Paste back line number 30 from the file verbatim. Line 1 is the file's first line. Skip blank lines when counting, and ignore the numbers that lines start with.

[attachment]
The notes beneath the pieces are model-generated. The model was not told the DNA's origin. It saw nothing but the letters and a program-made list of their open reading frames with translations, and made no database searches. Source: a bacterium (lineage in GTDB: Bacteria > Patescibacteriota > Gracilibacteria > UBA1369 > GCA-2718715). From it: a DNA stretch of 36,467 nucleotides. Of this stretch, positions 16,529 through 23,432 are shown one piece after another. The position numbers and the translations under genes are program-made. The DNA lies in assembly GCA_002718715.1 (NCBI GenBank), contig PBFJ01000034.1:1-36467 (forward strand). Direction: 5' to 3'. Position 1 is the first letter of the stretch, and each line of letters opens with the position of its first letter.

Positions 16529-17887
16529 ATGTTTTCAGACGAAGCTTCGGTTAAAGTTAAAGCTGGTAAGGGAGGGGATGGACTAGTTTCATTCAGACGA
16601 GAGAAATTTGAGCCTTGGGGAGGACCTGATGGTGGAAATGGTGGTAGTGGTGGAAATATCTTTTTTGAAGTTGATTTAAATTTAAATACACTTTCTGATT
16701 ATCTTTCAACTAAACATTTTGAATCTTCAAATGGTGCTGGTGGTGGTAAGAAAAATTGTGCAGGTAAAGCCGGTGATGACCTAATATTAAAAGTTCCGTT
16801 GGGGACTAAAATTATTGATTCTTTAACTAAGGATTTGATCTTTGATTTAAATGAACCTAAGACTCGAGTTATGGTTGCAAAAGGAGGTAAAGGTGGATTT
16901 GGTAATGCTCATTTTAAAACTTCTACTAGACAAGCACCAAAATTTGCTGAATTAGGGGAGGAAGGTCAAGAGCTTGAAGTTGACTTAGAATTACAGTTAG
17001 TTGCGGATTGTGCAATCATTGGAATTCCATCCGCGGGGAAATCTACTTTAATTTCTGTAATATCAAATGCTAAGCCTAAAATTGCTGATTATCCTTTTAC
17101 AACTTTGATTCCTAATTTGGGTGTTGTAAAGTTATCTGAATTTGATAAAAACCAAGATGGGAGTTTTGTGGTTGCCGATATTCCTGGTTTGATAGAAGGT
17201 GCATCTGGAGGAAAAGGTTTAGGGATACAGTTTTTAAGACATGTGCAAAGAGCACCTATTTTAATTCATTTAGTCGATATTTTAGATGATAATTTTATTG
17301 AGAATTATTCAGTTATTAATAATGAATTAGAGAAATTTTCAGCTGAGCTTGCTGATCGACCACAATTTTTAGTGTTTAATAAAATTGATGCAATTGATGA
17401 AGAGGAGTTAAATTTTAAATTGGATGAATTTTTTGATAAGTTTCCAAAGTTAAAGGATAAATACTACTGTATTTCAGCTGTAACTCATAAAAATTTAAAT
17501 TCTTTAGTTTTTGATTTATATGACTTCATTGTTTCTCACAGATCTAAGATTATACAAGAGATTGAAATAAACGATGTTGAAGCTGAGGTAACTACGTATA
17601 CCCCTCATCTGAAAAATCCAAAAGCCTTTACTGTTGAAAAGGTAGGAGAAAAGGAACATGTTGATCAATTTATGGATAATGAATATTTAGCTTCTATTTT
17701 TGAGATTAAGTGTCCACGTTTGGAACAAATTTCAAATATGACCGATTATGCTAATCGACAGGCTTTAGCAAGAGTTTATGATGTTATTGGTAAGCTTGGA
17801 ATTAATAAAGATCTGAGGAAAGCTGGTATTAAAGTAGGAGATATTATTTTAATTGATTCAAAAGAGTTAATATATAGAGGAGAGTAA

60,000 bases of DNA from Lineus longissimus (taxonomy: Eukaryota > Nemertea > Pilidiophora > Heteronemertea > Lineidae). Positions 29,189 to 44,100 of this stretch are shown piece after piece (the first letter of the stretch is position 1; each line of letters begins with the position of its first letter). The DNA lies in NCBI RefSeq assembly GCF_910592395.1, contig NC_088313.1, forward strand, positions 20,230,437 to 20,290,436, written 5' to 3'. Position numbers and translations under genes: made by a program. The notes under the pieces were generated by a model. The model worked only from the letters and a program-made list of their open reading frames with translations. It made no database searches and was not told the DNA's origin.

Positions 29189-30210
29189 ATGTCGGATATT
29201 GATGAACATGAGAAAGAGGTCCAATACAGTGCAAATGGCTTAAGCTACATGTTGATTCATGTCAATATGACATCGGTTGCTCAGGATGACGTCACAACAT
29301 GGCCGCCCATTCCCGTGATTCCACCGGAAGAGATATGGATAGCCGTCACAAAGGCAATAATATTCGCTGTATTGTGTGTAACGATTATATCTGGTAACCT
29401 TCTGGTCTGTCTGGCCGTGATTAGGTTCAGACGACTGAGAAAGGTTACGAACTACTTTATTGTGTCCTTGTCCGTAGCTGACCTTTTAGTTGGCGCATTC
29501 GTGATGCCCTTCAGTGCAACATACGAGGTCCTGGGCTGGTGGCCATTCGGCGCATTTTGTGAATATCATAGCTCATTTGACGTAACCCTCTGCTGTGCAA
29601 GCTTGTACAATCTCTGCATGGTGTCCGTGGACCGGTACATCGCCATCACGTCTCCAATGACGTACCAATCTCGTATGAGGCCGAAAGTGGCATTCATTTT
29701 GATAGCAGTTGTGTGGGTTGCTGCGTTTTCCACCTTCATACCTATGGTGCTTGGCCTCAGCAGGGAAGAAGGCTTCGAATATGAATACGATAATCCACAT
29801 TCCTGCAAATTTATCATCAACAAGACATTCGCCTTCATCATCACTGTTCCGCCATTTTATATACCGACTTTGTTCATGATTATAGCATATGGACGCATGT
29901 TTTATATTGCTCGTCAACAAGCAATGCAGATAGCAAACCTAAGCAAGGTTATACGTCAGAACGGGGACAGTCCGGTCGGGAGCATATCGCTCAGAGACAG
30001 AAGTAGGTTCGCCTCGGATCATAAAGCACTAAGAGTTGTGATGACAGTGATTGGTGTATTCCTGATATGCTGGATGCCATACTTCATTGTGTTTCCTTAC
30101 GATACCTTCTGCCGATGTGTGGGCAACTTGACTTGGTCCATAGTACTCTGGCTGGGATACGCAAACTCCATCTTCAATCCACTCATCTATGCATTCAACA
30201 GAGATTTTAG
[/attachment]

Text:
30201 GAGATTTTAG